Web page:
Brassica rapa (Pekinensis Group)
Common Name: Chinese cabbage
Type: Annual
Family: Brassicaceae
Zone: 2 to 11
Height: 0.75 to 1.00 feet
Spread: 0.50 to 0.75 feet
Bloom Time: Flowers not showy
Sun: Full sun to part shade
Water: Medium
Maintenance: Medium
Suggested Use: Annual, Vegetable

Culture

Chinese cabbage prefers cool weather and is sensitive to transplant shock. For spring planting, sow in peat pots 6 to 7 weeks before frost-free date. Transplant outside when 4 to 5 weeks old to allow seedlings to mature before warm weather encourages bolting. Space 15” to 20” apart in rich garden soil. Keep soil moist to insure vigorous growth. Provide additional nitrogen when plants are half grown. Harvest as soon as the first heads begin to get firm. When the plants are almost mature, they may be tied with string near the top of the head to blanch the inner leaves and make them more tender. Row covers are useful to protect from pests. For fall planting, sow seeds directly 1/4” to 1/2” deep and 3” to 4” apart. Thin to 15” to 20” apart.

Noteworthy Characteristics

The common name “Chinese cabbage” is a misnomer. This cool-season, mild-flavored vegetable is more closely related to mustard, and has thinner and less-rugged leaves than cabbage. Other names used for Brassica rapa (Pekinese group) are napa, celery cabbage, and bok choy (which is also sometimes used for the vegetables in the Brassica rapa (Chinensis group)). The two types commonly seen in the United States are the hearted type, which is barrel-shaped with crinkly leaves and the cylindrical type, which is thin and has smoother leaves. Both types are compact, with dark green to very pale leaves and a broad white leaf midrib.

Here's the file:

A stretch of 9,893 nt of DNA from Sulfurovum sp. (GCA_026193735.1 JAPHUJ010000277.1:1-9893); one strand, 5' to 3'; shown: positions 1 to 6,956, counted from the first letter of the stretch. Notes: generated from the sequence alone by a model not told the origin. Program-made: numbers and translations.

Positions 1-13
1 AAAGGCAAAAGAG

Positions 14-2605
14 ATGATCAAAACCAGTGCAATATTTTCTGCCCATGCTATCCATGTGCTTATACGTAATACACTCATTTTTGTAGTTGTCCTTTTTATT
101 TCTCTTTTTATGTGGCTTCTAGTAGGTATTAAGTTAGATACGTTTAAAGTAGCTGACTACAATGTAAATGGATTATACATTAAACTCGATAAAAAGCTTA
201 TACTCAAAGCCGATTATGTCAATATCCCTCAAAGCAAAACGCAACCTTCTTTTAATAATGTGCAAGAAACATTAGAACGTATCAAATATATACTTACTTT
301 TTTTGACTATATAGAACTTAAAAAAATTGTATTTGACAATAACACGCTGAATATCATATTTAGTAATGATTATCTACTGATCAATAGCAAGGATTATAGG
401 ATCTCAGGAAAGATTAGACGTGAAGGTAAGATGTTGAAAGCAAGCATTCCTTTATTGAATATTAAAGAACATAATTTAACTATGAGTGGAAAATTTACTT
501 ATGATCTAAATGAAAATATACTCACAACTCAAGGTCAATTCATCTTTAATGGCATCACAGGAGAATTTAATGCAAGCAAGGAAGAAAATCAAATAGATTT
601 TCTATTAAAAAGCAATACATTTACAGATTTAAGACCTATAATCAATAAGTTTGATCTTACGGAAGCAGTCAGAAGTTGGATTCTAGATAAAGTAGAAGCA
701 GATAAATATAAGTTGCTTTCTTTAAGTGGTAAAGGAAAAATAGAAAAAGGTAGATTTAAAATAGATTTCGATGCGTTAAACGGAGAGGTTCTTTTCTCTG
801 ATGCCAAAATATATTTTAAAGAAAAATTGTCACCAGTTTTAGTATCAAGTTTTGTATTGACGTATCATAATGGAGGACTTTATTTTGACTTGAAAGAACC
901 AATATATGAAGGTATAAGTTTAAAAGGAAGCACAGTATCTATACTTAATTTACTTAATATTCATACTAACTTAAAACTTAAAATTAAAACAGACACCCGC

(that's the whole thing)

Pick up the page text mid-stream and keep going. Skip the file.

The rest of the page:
Genus name comes from the classical Latin name for cabbage.

Specific epithet means relating to turnips.

Problems

Slugs, aphids, cabbage worms, cabbage root fly and flea beetles can be problems. Diseases include club root, bacterial rots, powdery mildew, and leaf spot.

Garden Uses

Use in soup, stir fried, steamed, as stuffing or filling, or fresh in salads. Leaves can be dried and used in soup.